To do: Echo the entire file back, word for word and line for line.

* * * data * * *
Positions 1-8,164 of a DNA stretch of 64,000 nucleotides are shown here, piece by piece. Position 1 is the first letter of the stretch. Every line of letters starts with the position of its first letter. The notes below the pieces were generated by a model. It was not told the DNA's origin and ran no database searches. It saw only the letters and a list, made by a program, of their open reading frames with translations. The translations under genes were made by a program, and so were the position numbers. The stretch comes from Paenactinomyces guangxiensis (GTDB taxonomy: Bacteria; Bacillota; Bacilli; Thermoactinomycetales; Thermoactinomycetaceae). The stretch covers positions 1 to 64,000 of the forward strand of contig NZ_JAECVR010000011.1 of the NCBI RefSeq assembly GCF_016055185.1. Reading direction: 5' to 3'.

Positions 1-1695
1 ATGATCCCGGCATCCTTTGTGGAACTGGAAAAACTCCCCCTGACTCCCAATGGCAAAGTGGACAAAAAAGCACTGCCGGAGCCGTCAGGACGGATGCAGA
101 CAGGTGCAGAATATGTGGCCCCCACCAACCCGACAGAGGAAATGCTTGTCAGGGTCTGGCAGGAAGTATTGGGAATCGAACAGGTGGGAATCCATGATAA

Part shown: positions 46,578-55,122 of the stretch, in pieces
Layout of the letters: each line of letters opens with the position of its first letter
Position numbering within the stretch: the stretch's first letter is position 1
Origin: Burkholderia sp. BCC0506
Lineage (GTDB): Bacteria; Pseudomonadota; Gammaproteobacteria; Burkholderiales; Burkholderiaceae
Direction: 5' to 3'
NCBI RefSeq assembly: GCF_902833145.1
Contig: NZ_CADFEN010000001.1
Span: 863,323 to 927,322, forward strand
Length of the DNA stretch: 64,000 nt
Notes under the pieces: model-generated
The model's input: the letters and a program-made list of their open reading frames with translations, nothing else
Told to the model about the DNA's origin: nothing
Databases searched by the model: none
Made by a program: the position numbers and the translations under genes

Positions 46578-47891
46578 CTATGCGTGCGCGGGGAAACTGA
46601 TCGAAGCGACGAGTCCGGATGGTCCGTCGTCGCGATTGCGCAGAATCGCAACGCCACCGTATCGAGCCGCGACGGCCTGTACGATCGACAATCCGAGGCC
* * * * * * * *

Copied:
Positions 1-8,164 of a DNA stretch of 64,000 nucleotides are shown here, piece by piece. Position 1 is the first letter of the stretch. Every line of letters starts with the position of its first letter. The notes below the pieces were generated by a model. It was not told the DNA's origin and ran no database searches. It saw only the letters and a list, made by a program, of their open reading frames with translations. The translations under genes were made by a program, and so were the position numbers. The stretch comes from Paenactinomyces guangxiensis (GTDB taxonomy: Bacteria; Bacillota; Bacilli; Thermoactinomycetales; Thermoactinomycetaceae). The stretch covers positions 1 to 64,000 of the forward strand of contig NZ_JAECVR010000011.1 of the NCBI RefSeq assembly GCF_016055185.1. Reading direction: 5' to 3'.

Positions 1-1695
1 ATGATCCCGGCATCCTTTGTGGAACTGGAAAAACTCCCCCTGACTCCCAATGGCAAAGTGGACAAAAAAGCACTGCCGGAGCCGTCAGGACGGATGCAGA
101 CAGGTGCAGAATATGTGGCCCCCACCAACCCGACAGAGGAAATGCTTGTCAGGGTCTGGCAGGAAGTATTGGGAATCGAACAGGTGGGAATCCATGATAA

Part shown: positions 46,578-55,122 of the stretch, in pieces
Layout of the letters: each line of letters opens with the position of its first letter
Position numbering within the stretch: the stretch's first letter is position 1
Origin: Burkholderia sp. BCC0506
Lineage (GTDB): Bacteria; Pseudomonadota; Gammaproteobacteria; Burkholderiales; Burkholderiaceae
Direction: 5' to 3'
NCBI RefSeq assembly: GCF_902833145.1
Contig: NZ_CADFEN010000001.1
Span: 863,323 to 927,322, forward strand
Length of the DNA stretch: 64,000 nt
Notes under the pieces: model-generated
The model's input: the letters and a program-made list of their open reading frames with translations, nothing else
Told to the model about the DNA's origin: nothing
Databases searched by the model: none
Made by a program: the position numbers and the translations under genes

Positions 46578-47891
46578 CTATGCGTGCGCGGGGAAACTGA
46601 TCGAAGCGACGAGTCCGGATGGTCCGTCGTCGCGATTGCGCAGAATCGCAACGCCACCGTATCGAGCCGCGACGGCCTGTACGATCGACAATCCGAGGCC